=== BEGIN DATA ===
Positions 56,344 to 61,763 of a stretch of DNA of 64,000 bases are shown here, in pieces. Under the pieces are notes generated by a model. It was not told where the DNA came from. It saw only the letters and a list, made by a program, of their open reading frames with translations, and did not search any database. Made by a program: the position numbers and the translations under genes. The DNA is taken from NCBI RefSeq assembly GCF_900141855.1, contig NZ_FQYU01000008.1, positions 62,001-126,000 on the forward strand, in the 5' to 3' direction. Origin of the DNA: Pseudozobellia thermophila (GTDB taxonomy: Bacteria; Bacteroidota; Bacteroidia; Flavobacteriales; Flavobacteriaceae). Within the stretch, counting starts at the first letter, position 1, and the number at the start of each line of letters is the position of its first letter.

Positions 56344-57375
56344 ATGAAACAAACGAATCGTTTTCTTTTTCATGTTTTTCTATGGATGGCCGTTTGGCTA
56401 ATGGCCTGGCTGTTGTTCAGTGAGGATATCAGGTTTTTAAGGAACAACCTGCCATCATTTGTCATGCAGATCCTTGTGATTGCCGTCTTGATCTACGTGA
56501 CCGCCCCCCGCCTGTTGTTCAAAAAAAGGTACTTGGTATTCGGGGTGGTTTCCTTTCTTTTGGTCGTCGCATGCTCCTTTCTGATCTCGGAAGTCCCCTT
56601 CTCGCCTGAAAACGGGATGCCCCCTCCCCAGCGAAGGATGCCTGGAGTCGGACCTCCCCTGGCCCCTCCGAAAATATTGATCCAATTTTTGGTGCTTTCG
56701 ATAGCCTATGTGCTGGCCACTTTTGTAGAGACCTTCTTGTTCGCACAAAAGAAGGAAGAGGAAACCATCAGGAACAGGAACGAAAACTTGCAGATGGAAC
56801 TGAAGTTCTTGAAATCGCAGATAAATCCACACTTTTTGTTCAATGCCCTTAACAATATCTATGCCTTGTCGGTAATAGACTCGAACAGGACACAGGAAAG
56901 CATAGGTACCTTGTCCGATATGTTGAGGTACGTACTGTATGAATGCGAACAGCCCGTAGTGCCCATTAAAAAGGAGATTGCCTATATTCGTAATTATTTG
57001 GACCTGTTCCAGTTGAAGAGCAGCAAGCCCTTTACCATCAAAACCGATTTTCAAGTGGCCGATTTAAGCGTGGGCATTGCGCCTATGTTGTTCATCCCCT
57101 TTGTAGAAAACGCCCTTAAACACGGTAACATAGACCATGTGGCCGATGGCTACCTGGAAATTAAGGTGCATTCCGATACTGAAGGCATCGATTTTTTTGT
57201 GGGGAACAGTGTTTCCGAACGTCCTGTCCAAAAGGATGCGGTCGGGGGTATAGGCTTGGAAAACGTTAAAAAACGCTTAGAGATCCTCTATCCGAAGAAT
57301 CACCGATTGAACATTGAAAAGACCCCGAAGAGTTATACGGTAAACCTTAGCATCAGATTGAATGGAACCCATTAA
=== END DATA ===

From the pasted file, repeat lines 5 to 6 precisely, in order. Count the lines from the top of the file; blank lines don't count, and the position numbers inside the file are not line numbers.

56501 CCGCCCCCCGCCTGTTGTTCAAAAAAAGGTACTTGGTATTCGGGGTGGTTTCCTTTCTTTTGGTCGTCGCATGCTCCTTTCTGATCTCGGAAGTCCCCTT
56601 CTCGCCTGAAAACGGGATGCCCCCTCCCCAGCGAAGGATGCCTGGAGTCGGACCTCCCCTGGCCCCTCCGAAAATATTGATCCAATTTTTGGTGCTTTCG